Compass and scale illustration for M101
This composit picture of the spiral galaxy M 101 uses data received from the three most advanced space telescopes and the National Optical Astronomy Observatory (NOAO)
Red colors indicate emissions in the infrared observed by the Spityer Space Telescope and show the distribution of dust and gas in the galaxy along the spiral arms. Blue colors show X-ray sources observed with the Chandra X-Ray Observatory. These areas are hot and high energetic due to exploded stars, superheated gas and material falling toward black holes. Brown-beige colors finally shows the part of the galaxy which would also be visible for the human eye and composes of pictures taken by Hubble and the NOAO.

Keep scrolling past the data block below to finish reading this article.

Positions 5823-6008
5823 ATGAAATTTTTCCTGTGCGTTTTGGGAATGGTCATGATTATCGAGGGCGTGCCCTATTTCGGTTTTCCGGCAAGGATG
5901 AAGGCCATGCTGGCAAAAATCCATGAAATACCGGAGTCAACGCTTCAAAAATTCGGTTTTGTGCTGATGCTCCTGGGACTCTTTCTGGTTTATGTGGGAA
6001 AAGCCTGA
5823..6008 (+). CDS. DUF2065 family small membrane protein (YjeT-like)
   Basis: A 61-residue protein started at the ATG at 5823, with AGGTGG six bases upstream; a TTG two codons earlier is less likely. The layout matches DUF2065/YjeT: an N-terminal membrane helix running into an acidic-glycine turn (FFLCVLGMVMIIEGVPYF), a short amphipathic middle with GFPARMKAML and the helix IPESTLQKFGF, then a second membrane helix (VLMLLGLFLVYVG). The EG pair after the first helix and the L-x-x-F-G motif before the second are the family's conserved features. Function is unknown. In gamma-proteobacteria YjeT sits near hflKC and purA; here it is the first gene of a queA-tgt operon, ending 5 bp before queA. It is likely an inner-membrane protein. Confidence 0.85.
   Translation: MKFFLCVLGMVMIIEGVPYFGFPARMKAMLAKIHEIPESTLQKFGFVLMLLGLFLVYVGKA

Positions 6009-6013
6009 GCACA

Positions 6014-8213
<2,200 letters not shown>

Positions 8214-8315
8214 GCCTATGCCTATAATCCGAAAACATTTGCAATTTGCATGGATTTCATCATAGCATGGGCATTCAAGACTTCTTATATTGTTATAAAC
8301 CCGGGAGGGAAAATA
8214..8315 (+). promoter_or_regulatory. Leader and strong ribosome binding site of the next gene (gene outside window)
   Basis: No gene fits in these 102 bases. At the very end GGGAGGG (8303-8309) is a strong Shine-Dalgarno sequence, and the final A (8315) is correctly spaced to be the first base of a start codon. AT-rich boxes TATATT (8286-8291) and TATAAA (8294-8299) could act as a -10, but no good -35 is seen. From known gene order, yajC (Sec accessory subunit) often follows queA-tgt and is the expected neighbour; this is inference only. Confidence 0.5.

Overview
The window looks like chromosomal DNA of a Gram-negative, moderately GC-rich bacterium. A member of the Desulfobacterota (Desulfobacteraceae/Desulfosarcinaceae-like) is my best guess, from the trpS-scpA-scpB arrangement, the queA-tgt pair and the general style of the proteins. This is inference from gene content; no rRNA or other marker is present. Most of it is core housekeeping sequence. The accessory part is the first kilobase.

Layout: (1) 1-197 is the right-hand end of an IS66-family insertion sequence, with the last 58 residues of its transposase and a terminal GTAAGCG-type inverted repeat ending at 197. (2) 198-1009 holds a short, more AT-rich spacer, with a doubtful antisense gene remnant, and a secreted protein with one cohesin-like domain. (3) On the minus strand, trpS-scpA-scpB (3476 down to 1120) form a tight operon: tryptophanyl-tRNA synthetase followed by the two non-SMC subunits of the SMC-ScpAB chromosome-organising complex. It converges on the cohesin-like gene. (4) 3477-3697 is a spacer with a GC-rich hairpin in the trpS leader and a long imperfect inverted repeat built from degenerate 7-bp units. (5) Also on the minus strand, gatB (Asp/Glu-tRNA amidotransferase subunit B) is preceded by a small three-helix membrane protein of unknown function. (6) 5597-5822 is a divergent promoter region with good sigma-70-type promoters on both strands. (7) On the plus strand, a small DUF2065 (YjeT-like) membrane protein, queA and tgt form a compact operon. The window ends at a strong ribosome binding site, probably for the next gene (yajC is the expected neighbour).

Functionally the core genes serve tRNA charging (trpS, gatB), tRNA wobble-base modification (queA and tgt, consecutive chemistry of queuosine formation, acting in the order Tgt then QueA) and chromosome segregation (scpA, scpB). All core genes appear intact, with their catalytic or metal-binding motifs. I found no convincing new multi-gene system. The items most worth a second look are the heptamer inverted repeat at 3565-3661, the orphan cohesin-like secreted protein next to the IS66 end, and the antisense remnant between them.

M 101, located more than 21 million light years from Earth in the constellation Ursa Majro, is a relatively large spiral galaxy compared to the Milky Way. It is noted for its high population of H II regions and its strong star fomation activity. In 2011 a Supernova was discovered. This was the fourth observed supernova in M 101 since 1907.
NASA, ESA and Z. Levay (STScI)
About the Image
|Release date:||10 February 2009, 15:00|
|Size:||800 x 800 px|
About the Object
|Name:||Messier 101, NGC 4547, Pinwheel|
|Type:||• Local Universe : Galaxy : Type : Spiral|
• X - Galaxies Images/Videos
|Distance:||22 million light years|
Colours & filters
|435 nm||Hubble Space Telescope|
|8.0 μm||Spitzer Space Telescope|